Updated: 12/25/2021

Respiratory Distress Syndrome

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  • Snapshot
    • A infant presents with signs of respiratory distress within minutes of birth. He was born at 28 weeks gestation to a diabetic mother. Vital signs are significant for a respiratory rate of 72/min. Nasal flaring and intercostal retractions are noted on exam. A diffuse ground glass appearance, as well as air bronchogram is seen on radiography.
  • Introduction
    • Most common form of respiratory failure in preterm infants
    • Results from surfactant deficiency
      • causing decreased lung compliance and atelactasis
  • EPIDEMIOLOGY
    • Incidence
      • Observed in 65% of preterm infants born at 28-30 weeks of gestation
    • Risk factors include:
      • maternal diabetes
      • males > females
      • second born of twins
  • Presentation
    • Symptoms
      • usually presents at birth, or immediately after birth, with symptoms including:
        • cyanosis
        • tachypnea
        • nasal flaring
        • grunting
    • Physical exam
      • respiratory rate > 60/min
      • hypoxemia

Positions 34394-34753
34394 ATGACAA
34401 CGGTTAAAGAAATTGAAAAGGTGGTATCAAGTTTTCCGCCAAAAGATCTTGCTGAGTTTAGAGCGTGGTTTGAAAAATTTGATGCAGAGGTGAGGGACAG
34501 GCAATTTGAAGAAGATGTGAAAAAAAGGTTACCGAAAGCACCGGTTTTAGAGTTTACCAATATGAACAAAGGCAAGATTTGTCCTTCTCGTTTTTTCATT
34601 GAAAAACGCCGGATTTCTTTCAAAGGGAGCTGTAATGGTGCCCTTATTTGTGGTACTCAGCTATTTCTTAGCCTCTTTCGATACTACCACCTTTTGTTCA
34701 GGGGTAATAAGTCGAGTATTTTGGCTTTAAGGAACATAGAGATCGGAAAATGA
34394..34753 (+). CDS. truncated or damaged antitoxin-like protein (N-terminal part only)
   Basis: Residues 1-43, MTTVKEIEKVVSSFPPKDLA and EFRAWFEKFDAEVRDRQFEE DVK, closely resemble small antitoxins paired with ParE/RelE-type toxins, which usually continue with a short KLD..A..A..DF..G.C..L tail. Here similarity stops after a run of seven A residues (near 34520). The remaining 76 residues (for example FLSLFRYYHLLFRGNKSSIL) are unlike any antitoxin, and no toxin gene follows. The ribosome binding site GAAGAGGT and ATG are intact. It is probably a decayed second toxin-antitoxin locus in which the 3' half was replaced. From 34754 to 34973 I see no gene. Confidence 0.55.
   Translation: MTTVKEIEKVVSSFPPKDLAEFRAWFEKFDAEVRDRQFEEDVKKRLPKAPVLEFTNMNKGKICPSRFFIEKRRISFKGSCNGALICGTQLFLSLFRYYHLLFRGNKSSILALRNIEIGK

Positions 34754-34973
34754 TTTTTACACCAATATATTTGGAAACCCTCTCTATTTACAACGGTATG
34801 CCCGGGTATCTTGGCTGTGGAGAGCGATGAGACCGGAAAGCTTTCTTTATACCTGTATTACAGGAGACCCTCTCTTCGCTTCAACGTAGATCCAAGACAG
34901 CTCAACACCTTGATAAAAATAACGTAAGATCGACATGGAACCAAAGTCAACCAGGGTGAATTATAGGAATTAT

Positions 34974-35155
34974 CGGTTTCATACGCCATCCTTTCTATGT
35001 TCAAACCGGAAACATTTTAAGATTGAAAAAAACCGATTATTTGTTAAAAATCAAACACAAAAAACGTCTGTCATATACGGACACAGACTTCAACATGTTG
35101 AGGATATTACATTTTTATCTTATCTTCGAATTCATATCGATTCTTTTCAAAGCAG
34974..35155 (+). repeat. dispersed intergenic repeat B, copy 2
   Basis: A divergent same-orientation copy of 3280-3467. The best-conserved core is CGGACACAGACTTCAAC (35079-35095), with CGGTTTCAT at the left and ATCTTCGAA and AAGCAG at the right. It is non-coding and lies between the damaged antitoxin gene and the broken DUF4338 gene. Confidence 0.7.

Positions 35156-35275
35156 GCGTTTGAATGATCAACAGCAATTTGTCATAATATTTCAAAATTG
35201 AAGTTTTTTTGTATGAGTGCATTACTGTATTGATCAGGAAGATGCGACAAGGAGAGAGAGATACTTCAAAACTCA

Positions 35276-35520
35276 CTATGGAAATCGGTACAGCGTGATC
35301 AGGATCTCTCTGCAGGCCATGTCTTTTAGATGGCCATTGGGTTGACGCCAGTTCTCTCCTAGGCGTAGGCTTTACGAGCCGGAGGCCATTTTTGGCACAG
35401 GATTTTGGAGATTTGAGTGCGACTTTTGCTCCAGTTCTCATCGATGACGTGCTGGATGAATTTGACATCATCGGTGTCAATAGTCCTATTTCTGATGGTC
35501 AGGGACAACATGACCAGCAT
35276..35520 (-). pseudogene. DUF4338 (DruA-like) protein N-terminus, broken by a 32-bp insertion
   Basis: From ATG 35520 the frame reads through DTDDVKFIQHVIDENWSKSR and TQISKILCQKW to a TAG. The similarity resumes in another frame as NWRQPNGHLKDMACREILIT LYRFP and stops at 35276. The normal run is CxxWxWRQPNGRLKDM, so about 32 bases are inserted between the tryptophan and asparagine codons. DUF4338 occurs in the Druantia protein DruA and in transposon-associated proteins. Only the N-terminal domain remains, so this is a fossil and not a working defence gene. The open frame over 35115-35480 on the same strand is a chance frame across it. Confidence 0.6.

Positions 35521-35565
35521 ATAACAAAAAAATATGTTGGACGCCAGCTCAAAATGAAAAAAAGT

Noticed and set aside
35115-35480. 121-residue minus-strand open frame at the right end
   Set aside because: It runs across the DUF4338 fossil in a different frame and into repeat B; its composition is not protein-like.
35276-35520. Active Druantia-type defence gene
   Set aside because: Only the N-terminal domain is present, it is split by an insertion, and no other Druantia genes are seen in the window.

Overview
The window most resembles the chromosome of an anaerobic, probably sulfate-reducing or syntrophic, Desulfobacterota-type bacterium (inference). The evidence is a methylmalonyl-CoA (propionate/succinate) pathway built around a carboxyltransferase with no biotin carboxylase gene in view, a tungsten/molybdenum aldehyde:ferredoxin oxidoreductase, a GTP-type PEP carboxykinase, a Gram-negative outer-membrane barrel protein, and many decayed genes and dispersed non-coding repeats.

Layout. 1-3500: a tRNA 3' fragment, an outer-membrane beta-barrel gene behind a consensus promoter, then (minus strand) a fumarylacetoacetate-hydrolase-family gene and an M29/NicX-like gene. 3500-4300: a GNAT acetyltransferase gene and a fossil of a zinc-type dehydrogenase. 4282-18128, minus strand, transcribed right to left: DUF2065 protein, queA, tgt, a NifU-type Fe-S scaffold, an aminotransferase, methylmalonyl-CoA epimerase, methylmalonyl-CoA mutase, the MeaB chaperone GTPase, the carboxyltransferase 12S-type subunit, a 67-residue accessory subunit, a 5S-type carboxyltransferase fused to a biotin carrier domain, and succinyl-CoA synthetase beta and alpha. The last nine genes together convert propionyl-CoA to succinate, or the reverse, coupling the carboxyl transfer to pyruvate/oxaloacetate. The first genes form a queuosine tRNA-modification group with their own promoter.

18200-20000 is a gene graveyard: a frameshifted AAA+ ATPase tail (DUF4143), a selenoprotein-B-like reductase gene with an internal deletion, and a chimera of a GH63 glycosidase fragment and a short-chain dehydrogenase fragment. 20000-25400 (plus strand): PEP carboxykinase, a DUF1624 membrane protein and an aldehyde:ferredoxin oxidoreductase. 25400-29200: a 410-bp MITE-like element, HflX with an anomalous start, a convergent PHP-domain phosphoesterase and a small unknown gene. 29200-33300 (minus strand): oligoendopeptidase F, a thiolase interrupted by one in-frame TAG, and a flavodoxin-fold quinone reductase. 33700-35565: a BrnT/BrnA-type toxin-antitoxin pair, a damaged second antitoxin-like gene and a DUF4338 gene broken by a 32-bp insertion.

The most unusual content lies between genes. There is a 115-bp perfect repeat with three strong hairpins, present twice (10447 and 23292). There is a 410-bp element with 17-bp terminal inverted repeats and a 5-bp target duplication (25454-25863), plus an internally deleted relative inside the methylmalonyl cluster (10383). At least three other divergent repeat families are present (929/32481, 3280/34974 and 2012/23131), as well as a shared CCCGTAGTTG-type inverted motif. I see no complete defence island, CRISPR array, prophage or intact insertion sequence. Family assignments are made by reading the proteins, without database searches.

• intercostal retractions
      • expiratory grunting
  • imaging
    • CXR
      • shows bilateral atelectasis
      • air bronchogram
      • classic "ground glass" appearance
  • Differential
    • Transient tachypnea of newborn
      • CXR shows prominant perihilar streaking in the interlobular fissures
      • due to retained amniotic fluids
    • Meconium aspiration syndrome
      • CXR findings include coarse, irregular infiltrates and hyperexpansion
    • Congenital pneumonia
      • CXR not useful
      • diagnosis based on neutropenia and tracheal aspirate with Gram stain
    • Others potential pathology includes spontaneous pneumothorax, diaphragmatic hernia, and cyanotic heart disease
  • diagnosis
    • Diagnosis primarily based on history, clinical presentation, and radiography
      • gestational age
      • maternal risk factors
        • e.g., diabetes
      • mode of delivery
        • e.g., cesarean section
  • Treatment
    • Prevention
      • monitor lecithin/sphingmyelin ratio and phosphotidylglycol
      • pretreat mothers at high risk of preterm birth (34 weeks gestation or less) with corticosteroids (betamethasone)
    • Medical management
      • intubation/CPAP/mechanical ventilation
        • indicated to maintain adequate oxygenation
      • surfactant replacement
        • indicated to increase lung compliance, reducing atelectasis
        • shown to decrease mortality
      • supportive care
        • most patients remain hospitalized in the NICU for several days/weeks
  • Complications
    • Persistant PDA, bronchopulmonary dysplasia, retinopathy of prematurity secondary to oxygen supplementation, intraventricular hemorrhage, and necrotizing enterocolitis
  • Prognosis
    • Ranges widely depending on degree of prematurity and lung development
    • Immediate, intensive care critical for survival in diagnosed cases
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